TOBACCO WAREHOUSE [caption title]

Kentucky]; [Tobacco] Broadside, 14 x 6 inches. Docketed in manuscript on verso. Early folds, mild tanning, but overall very good. This apparently unrecorded broadside describes a public meeting in Hickman, Kentucky in which a committee of five men was appointed to "memorialize" the legislature on the subject of establishing a state tobacco warehouse and export inspection site in Hickman. They argue that the warehouse will be a "means to avoid the many heavy charges which are imposed, and the frauds which it is believed are practised in the inspection and sale of that article in New Orleans." They go on to emphasize Hickman's desirable location on a high bank of the Mississippi River that is easily navigable during all seasons of the year. They also provide evidence of Hickman's productivity, listing shipments of goods from Hickman, including nearly 3000 hogsheads of tobacco, almost 20,000 bushels of wheat, and over 1350 bales of cotton for the year ending 1846. Senator Thomas James presented the "memorial" to the legislature on February 3, 1847, and it was referred for further consideration. There is no evidence the legislature chose Hickman for the warehouse, however it is notable that the Kentucky Senate JOURNAL records warehouse proposals from other cities, including Paducah. This is the first time we have handled this broadside; we could find no listing of it in OCLC or in past auction records. JOURNAL OF THE SENATE OF THE COMMONWEALTH OF KENTUCKY. (Frankfort, Ky.: A.G. Hodges, 1846-47).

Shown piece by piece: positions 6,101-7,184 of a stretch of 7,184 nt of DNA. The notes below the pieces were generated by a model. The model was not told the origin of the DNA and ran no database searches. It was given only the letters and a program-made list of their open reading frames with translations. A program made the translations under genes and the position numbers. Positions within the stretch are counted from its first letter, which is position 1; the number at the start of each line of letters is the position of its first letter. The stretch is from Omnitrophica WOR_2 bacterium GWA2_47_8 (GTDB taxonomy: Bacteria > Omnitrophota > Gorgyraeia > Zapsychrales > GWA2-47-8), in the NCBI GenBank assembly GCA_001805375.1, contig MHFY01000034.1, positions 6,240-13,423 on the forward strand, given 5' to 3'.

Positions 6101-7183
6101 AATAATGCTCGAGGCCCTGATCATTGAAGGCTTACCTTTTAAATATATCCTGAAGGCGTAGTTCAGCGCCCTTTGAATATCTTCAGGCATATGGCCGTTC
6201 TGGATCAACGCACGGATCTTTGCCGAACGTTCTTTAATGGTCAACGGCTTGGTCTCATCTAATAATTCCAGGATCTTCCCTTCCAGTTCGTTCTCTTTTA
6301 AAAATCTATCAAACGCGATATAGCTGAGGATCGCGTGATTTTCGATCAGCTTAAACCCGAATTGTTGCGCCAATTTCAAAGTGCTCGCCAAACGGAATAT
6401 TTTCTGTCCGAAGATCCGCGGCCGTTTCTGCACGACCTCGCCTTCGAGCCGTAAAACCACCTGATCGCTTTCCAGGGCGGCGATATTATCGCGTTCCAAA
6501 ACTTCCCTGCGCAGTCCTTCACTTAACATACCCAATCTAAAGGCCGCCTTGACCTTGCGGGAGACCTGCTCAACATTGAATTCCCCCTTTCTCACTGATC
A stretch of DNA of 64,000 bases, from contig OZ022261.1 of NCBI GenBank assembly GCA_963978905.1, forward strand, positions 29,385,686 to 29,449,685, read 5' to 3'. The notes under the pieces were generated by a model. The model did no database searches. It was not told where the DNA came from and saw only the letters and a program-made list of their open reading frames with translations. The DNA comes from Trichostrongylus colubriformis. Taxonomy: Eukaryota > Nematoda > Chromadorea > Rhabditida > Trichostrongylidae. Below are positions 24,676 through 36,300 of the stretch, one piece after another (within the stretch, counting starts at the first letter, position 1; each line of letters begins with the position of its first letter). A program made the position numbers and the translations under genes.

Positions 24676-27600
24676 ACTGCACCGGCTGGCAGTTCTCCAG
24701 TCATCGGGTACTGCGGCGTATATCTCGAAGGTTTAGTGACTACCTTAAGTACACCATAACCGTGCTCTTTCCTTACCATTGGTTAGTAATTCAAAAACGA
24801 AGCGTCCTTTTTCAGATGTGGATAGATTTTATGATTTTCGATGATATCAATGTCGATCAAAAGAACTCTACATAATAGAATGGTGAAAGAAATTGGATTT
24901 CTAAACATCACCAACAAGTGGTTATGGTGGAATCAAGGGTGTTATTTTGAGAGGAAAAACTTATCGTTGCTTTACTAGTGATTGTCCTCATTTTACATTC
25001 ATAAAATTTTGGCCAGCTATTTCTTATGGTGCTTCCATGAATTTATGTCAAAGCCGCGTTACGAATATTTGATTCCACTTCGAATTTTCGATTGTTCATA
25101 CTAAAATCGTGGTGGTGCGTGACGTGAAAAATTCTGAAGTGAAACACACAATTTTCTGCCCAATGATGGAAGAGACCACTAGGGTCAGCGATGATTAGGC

HISTORIA DE LA CONQUISTA DE LA PROVINCIA DE EL ITZA

HISTORIA DE LA CONQUISTA DE LA PROVINCIA DE EL ITZA, REDUCCION, Y PROGRESSOS DE LA DE EL LACANDON, Y OTRAS NACIONES DE INDIOS BARBAROS, DE LA MEDIACION DE EL REYNO DE GUATIMALA, A LAS PROVINCIAS DE YUCATAN, EN LA AMERICA SEPTENTRIONAL

Villagutierre Sotomayor, Juan de Engraved "frontispiece," [32] leaves, 660pp., [17] leaves. Folio. 19th-century Spanish sheep ("pasta española"). Covers abraded, pinhole-type worming in spine, loss of lower inch of spine leather to insects. Text tanned (due to impurities in water during paper manufacture). Small insect damage to margins of first four leaves, not touching any text; similar small damage in inner margins of last four leaves. Overall, a decent copy of a scarce work. Although the author never set foot in the New World, his high position in the Consejo de Indias and other royal councils gave him access to much important documentation for the writing of this prized history of the conquest of the Izta Maya and the attempted conquest of the Lacandón Indians during the last decades of the 17th century; the conquest of Petén and the misadventures of Roque de Soberanis y Senteno and Martín de Urzúa, two governors of the Yucatán, make for very exciting reading. This is the first published book dedicated solely to the history of the Yucatán and the Maya, here offered in its first edition, first issue (with the incorrect catchword "gla" at the foot of the recto of the twenty-second preliminary leaf). Bedmar y Narvaez printed the titlepage in black and red, and the text is in double-column format. This copy contains both the engraved "frontispiece" and the black and red titlepage, but, as usual, not the very rare colophon. Although touted as "Primera parte" on the titlepage, there were no further parts; this HISTORIA. is complete, "all published." PALAU 366681. MEDINA, BHA 2051. SABIN 99643. LeCLERC 1546. SALVÁ 3422. HEREDIA 3407. EUROPEAN AMERICANA 701/262. For Villagutierre, see ARCHIVO BIOGRÁFICO DE ESPAÑA, PORTUGAL, E IBEROAMÉRICA, fiche 1019, frames 213-16.
GOBIERNO DEL DEPARTAMENTO DE PUEBLA. CIRCULAR. HA LLEGADO LA OCACION DE QUE SE PRUEVE EL VERDADERO PATRIOTISMO Y DE QUE SE DISTINGAN LOS FALSOS

GOBIERNO DEL DEPARTAMENTO DE PUEBLA. CIRCULAR. HA LLEGADO LA OCACION DE QUE SE PRUEVE EL VERDADERO PATRIOTISMO Y DE QUE SE DISTINGAN LOS FALSOS, DE LOS VERDADERAS AMIGOS DE LA INDEPENDENCIA DE LA PATRIA. LOS EXTRANGEROS QUE EN TEJAS QUIEREN FORMAR, EN TERRENO NUESTRO, UNA NACION NUEVA.[caption title and beginning of text]